Contributor Beth Srigley: Libertarian Public Schoolteacher Speaks Out

Grosse

Amy Lawson, a fifth-grade teacher at Silver Lake Elementary School in Middletown, Del., helps student Melody Fritz with an English language arts lesson Oct. 1, 2013. Silver Lake has begun implementing the national Common Core State Standards for academics. Remembering the plot of a short story is no longer good enough in Lawson’s fifth-grade classroom. Now, students are being asked to think more critically -- what, for example, might a character say in an email to a friend. "It’s hard. But you can handle this," Lawson tells them. Welcome to a classroom using the Common Core State Standards, one of the most politicized and misunderstood changes in education for students and their teachers in grades kindergarten through high school. (AP Photo/Steve Ruark)
Amy Lawson, a fifth-grade teacher at Silver Lake Elementary School in Middletown, Del., helps student Melody Fritz with an English language arts lesson Oct. 1, 2013. Silver Lake has begun implementing the national Common Core State Standards for academics. Remembering the plot of a short story is no longer good enough in Lawson’s fifth-grade classroom. Now, students are being asked to think more critically — what, for example, might a character say in an email to a friend. “It’s hard. But you can handle this,” Lawson tells them. Welcome to a classroom using the Common Core State Standards, one of the most politicized and misunderstood changes in education for students and their teachers in grades kindergarten through high school. (AP Photo/Steve Ruark)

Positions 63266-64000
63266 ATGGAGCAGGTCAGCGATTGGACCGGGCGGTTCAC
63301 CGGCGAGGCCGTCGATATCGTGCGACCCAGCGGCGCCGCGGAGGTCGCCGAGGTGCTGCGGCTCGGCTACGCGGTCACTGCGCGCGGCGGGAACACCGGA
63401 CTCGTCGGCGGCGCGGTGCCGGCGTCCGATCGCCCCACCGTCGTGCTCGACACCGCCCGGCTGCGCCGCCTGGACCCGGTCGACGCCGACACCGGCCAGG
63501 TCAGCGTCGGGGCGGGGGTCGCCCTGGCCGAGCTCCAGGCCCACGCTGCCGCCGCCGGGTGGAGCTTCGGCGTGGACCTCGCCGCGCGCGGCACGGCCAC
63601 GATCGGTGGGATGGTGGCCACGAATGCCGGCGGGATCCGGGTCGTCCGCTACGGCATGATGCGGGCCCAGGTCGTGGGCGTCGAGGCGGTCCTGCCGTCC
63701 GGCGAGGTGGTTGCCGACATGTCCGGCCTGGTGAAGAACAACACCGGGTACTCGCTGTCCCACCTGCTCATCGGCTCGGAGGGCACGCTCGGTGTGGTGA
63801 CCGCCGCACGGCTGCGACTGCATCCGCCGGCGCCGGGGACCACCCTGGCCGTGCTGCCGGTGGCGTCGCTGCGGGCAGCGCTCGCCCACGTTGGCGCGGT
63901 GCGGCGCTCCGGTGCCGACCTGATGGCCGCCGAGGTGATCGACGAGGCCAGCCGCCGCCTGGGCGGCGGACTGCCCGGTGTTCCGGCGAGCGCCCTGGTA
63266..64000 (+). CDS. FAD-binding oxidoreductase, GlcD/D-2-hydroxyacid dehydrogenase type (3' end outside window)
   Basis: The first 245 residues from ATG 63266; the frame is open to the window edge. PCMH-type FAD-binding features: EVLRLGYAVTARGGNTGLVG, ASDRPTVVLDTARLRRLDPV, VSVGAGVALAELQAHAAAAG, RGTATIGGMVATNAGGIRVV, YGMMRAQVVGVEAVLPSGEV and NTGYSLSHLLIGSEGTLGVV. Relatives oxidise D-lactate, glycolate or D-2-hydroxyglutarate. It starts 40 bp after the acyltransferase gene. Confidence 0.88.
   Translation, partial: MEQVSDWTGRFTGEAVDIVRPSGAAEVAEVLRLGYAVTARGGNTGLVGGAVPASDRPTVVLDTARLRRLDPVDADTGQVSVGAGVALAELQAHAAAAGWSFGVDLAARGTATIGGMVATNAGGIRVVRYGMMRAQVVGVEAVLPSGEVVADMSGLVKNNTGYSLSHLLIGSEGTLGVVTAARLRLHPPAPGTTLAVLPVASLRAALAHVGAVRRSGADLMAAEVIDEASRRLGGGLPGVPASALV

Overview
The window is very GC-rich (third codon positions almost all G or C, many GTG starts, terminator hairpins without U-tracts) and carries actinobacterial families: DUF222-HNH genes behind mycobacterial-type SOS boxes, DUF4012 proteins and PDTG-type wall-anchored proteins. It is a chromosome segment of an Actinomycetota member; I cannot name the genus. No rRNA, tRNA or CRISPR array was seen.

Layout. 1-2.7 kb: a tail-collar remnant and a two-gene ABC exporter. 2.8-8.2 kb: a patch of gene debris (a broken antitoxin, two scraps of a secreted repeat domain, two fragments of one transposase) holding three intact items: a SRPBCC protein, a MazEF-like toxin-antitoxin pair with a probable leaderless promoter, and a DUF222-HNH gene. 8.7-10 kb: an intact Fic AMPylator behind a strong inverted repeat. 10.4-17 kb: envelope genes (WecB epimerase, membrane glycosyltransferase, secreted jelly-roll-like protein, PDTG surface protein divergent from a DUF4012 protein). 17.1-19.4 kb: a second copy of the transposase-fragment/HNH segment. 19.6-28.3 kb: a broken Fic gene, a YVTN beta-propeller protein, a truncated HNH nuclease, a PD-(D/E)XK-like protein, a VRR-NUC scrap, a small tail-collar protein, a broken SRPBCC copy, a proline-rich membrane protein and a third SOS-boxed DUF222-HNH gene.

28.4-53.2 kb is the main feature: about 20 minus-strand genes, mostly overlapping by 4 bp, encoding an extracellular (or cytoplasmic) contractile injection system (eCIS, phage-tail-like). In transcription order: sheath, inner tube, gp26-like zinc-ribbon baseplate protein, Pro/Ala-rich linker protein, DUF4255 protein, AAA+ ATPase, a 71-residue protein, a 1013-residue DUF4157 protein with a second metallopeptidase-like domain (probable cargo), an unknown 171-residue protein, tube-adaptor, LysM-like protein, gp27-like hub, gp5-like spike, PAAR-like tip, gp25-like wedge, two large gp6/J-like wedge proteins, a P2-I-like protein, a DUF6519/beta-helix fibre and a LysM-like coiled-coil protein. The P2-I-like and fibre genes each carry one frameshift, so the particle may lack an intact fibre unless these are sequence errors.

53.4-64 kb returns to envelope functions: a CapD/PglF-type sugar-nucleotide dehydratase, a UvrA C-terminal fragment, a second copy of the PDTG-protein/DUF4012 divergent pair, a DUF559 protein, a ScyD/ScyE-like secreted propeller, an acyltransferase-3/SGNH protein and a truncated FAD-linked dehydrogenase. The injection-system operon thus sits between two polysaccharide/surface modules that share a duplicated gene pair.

Pointe Woods, MI – There are more of us than you know.

Quietly, we sit in the staff lunchroom with our friends and colleagues. In the beginning of our careers, we voiced our opinions and were glared at and talked about by our colleagues, who made any expression of opposing viewpoints uncomfortable. We are forced to join unions as a condition of our employment when we would prefer to negotiate our own contracts, or at least try to do so and see how it goes. We silently cheer on and envy Miriam Chanski’s bravery when we hear about her lawsuit with the Mackinac Center challenging prohibitive union membership rules. We wish we could be strong enough to take a stand and risk our relationships with those who one day – the day we are part of the union – would be our friends, and the next – the day we quit – would shun us as betrayers. We are forced to accept contract-destroying, retroactive pay cuts or distasteful contracts because others in our non-voluntary union have voted to support them, when what they were supposed to do was fight as unions say they will.  We actually think we’re paid pretty well considering that we have 3 months off a year, but keep that to ourselves. We look at each other in anguish when yet another presenter unabashedly talks about “conservatives who are trying to ruin education” when we know it has little to do with conservatives or liberals, but statists, lobbyists, and backroom deals between politicians and corporations.